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November 8, 2012

Newburyport Birders offer natural history programs

NEWBURYPORT — The Newburyport Birders will be offering the following natural history programs. For more information, go to www.newburyportbirders.com.

Sunset at Salisbury Beach State Reservation

Saturday, Nov. 10, 2:30 p.m. to dark. Fee: $20 each. Meet at the boat ramp parking lot at Salisbury Beach State Reservation.

Wintering waterfowl are abundant at Salisbury Beach State Reservation. Common eiders and all three scoter species are often in large flocks. Loons and grebes are easily observed, and easterly winds bring in razorbills, gannets and sometimes kittiwakes. Purple sandpipers gather on the jetties at high tide; Iceland and glaucous gulls can be seen in the colder months. In winter, short-eared and snowy owls can be seen along with rough-legged hawks. The campground area is a prime area for horned larks, Lapland longspurs and snow buntings. This year is a flight year, so the pitch pines lure in wintering crossbills. The pines along the marsh edge are a great, migrant trap for harboring wintering Saw-whet or Long-eared Owls. On Badger’s Rocks at low tide, we usually see Harbor Seals hauled out.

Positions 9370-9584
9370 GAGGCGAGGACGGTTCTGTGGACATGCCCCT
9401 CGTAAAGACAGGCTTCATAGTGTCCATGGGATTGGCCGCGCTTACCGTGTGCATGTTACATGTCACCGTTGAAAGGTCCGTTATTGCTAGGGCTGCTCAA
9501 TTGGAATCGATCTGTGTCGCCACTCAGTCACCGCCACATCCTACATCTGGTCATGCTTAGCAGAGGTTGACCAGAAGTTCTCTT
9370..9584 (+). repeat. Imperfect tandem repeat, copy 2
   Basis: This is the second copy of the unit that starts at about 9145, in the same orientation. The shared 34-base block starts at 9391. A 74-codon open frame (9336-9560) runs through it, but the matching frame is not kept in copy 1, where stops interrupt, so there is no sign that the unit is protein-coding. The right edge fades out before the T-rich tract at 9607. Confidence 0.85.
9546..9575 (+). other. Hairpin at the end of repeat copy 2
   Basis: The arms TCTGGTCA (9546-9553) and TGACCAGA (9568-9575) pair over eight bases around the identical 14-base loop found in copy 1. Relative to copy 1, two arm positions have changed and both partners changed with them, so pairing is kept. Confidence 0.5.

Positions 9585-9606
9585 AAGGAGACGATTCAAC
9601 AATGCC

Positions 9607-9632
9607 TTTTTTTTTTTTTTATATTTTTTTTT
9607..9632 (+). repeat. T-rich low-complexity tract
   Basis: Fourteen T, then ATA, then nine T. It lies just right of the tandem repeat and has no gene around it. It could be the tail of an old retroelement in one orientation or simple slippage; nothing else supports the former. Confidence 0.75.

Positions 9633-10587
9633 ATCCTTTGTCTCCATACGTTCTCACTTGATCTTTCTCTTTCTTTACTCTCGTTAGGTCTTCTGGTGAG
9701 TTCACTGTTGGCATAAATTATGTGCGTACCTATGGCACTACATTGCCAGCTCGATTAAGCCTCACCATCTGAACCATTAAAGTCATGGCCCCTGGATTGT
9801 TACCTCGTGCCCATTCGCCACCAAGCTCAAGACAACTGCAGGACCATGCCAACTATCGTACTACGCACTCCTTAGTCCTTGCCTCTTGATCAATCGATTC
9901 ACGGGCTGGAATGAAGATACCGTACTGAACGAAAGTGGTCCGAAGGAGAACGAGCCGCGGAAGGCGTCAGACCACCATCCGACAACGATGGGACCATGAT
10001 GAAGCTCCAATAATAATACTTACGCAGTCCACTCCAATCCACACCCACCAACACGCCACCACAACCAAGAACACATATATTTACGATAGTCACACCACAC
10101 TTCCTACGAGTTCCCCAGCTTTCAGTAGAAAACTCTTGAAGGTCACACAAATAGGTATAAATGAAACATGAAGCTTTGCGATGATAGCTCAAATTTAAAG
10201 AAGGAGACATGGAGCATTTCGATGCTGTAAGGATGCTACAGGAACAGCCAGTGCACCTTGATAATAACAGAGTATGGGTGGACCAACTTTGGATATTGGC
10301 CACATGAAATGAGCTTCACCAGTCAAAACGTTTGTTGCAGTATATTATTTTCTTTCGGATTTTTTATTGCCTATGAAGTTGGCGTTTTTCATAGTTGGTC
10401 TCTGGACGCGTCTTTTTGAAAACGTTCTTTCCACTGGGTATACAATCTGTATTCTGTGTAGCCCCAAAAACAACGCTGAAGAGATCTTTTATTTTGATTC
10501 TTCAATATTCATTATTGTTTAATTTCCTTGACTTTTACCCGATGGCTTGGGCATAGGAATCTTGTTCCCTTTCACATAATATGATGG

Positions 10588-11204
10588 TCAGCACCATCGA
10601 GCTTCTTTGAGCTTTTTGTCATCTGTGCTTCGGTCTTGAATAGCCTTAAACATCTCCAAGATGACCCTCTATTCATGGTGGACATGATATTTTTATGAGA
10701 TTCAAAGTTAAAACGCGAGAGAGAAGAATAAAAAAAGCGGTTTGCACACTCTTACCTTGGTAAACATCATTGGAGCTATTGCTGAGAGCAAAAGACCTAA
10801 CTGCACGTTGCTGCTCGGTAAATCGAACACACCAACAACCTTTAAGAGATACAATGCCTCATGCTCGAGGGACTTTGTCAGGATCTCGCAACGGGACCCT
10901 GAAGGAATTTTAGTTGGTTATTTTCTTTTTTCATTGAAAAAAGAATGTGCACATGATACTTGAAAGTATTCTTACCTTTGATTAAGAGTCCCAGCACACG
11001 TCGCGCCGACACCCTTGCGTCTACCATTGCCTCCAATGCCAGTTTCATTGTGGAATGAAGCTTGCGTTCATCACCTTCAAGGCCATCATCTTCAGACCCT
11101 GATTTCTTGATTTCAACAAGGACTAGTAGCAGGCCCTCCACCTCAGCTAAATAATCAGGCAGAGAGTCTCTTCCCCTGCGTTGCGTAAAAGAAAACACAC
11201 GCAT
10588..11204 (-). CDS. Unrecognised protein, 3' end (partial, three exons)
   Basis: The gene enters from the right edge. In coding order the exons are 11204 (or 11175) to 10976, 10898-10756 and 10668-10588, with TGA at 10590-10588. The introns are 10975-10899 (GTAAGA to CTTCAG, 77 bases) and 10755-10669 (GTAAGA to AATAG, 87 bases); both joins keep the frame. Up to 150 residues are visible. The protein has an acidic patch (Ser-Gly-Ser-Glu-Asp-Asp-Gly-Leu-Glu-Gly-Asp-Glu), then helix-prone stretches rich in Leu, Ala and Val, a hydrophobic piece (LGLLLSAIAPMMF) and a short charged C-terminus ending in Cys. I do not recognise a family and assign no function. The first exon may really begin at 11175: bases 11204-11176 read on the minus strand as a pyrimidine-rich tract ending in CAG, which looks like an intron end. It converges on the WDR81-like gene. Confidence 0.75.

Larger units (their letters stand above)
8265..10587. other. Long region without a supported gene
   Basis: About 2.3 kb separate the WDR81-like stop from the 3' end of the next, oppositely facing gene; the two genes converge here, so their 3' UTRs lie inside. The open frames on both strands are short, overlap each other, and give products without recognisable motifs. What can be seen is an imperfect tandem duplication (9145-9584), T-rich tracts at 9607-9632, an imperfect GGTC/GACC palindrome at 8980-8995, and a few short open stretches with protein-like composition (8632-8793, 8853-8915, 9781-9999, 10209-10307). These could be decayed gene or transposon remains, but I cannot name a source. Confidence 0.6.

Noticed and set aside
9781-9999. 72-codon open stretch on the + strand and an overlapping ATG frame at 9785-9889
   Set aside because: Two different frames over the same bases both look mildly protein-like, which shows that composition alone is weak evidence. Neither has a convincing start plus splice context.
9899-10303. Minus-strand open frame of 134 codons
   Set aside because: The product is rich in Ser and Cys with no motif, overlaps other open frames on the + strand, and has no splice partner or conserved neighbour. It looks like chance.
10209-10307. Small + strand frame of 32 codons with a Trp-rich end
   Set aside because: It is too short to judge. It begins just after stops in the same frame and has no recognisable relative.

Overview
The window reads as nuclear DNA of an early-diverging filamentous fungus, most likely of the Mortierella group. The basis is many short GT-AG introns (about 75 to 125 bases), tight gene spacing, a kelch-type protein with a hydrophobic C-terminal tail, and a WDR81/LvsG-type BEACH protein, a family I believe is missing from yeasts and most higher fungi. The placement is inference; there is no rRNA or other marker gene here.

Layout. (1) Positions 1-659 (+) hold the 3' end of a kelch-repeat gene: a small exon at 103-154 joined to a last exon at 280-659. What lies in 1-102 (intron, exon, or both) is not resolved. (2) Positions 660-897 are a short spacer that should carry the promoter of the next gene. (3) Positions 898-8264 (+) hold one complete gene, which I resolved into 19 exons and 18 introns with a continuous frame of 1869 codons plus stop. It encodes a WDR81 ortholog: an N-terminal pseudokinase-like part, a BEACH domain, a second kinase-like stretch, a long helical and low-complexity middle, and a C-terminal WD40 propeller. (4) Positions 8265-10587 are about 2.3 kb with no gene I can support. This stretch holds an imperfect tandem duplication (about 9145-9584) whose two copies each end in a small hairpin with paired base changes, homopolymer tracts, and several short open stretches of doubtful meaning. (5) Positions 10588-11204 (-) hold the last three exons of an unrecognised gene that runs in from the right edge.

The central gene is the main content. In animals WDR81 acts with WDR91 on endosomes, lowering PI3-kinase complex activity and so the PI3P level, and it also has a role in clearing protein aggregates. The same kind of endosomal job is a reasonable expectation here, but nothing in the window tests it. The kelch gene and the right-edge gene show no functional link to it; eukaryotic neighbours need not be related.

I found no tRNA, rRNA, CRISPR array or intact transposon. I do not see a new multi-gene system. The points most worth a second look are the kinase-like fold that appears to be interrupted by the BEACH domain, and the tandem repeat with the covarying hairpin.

Thanksgiving Morning Walk at Spencer-Peirce-Little Farm in Newbury

Thursday, Nov. 22, 8:30 a.m.-10:30 a.m. Fee: $20 (Bring a friend or a family member along at no additional cost.) Meet at the end of Little’s Lane near the farm animals — look for the Newburyport Birders’ A-Frame sign.

We’ll walk the agricultural fields in search of American Pipits, sparrows, hawks, snow buntings and horned larks.

Walk It Off at Salisbury Beach State Reservation

Friday, Nov. 23, 10 a.m. to 1 p.m. Fee: $20 each. Meet at the boat ramp parking lot at Salisbury Beach State Reservation.

Waterfowl are abundant at Salisbury Beach State Reservation. Common eiders and all three scoter species are often in large flocks. Loons and grebes are easily observed, and easterly winds bring in razorbills, gannets and sometimes kittiwakes. Purple sandpipers gather on the jetties at high tide. We’ll search for short-eared and snowy owls along with rough-legged hawks. This year is a flight year; so, those pitch pines lure the wintering crossbills.

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